Blockchain technology is gaining considerable momentum across the globe, with significant investment occurring, and many start-up companies working on specific aspects of distributed technology (the generalised version of blockchain). IBM has been a key driver, and is the most prominent company in terms of supply chain. IBM has been conducting trials jointly with Maersk, the world’s largest shipping company.

An IBM and Economist Business Unit study of 200 banks in sixteen countries indicates that 66 percent of banks will have commercial, scaled blockchain solutions in place by 2020.

IBM alone has 400 clients who are testing blockchain, and 650 staff dedicated to its development. Microsoft is partnering with JPMorgan Chase and several other large corporates on competing software to IBM’s. There are also smaller software providers emerging.


The format for investigating the applicability of blockchain in any industry or situation is following a similar path: research across the relevant supply chain; selection of a group of participant organisations along the chain; and then trial shipment(s) to understand the technical feasibility and to assess the benefits. Maersk and IBM have piloted flowers and electrical parts, and Walmart have followed this path with pork and produce trials. There are several start-ups focused on agricultural traceability and provenance, conducting trials on specific fresh products such as fish and wine.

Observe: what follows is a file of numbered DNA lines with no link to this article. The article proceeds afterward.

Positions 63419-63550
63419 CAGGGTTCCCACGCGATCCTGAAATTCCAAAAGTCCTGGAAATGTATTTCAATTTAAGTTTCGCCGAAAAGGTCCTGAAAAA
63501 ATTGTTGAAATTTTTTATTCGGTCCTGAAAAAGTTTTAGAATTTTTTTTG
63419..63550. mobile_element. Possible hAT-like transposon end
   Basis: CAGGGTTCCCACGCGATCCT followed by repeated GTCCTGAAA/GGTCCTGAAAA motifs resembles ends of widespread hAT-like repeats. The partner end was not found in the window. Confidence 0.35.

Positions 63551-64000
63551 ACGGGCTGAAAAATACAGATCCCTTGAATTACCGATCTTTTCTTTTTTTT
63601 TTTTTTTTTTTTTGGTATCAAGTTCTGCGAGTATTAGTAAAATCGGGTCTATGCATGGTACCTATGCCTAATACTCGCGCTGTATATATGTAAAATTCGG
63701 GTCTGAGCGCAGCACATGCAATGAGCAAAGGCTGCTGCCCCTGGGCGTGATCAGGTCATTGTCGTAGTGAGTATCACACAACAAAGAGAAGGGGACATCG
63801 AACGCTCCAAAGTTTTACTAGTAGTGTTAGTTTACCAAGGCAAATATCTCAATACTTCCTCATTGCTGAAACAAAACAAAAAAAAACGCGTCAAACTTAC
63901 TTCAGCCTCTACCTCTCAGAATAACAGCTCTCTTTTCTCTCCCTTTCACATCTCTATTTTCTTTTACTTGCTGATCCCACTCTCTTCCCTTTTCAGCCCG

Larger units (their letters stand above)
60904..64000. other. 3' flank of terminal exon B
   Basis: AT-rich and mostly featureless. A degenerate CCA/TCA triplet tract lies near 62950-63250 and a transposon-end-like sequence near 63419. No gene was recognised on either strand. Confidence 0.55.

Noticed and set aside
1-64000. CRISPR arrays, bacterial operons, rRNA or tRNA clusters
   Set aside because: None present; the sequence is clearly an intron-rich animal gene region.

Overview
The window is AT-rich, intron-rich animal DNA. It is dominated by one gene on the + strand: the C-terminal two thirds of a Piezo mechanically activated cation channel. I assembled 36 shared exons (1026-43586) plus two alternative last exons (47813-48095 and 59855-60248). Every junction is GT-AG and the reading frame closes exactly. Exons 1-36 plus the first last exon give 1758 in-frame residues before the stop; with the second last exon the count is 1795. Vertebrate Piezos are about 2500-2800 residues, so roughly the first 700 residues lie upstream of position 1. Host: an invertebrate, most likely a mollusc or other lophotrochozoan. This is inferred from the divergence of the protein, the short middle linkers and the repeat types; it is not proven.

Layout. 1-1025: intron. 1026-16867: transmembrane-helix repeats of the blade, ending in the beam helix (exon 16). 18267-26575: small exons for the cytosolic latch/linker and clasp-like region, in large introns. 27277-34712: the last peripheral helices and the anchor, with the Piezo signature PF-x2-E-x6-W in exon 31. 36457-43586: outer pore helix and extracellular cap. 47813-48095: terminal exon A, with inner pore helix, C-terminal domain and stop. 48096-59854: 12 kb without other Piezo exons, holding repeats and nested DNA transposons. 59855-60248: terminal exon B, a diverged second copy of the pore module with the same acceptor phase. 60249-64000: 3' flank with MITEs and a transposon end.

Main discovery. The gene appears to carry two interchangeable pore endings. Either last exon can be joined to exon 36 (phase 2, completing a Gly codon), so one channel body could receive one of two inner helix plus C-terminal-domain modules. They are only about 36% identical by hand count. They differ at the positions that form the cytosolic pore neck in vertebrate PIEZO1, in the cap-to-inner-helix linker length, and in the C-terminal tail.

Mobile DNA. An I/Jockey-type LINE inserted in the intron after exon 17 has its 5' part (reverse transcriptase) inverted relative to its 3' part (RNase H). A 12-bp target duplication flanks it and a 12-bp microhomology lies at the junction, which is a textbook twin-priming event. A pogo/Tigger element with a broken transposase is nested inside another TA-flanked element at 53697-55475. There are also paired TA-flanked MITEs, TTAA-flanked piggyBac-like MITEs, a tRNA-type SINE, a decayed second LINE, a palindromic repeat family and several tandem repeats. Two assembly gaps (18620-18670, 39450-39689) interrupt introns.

Others are taking a big-picture view: Australia Post is assessing blockchain as a solution for digital identities and is working with Alibaba to explore ways to use blockchain and other technologies to reduce food fraud in China. BHP Billiton has announced that it will use blockchain to securely record and track key sample data in its mining processes.

Pacific International Lines, PSA International and IBM Singapore will collaborate to test blockchain technology to achieve enhanced security, efficiency and transparency in supply chain networks, according to Seatrade Maritime News.


The biggest barrier to the widespread adoption of blockchain is governance. Hidden under the covers of the internet are several official bodies that have created standards and protocols about how we all access and use the internet. Similar protocols are needed to support widespread adoption of blockchain. There is little doubt that this will happen soon, with some pundits suggesting a 5 to 10 years’ timescale before usage moves from the trailblazers to more widespread adoption.

The potential advantages for global supply chains are massive. It is estimated that up to 20 percent of the cost of global transport costs are associated with document processing and administration. Then there is the inventory cost of containers and air shipments awaiting clearances, and the cost and revenue impact of recalls.

Earliest adopters are expected to be industries that gain most by adding value to their product and reducing risk, such as agriculture.

Unlike big IT projects of the past, no one is ‘betting the house’ on their blockchain decision – at least at this stage. Most blockchain applications are following the innovation playbook – using trials and feasibility studies; low commitment, low risk, step-by-step assessments. Considering the potential for improved efficiency, reduced risk and finally being able to operationalise the ‘end-to-end’ supply chain, this is a digital initiative that deserves a closer look.

(Contributor – Deborah Ellis – Partner, Gattorna Alignment)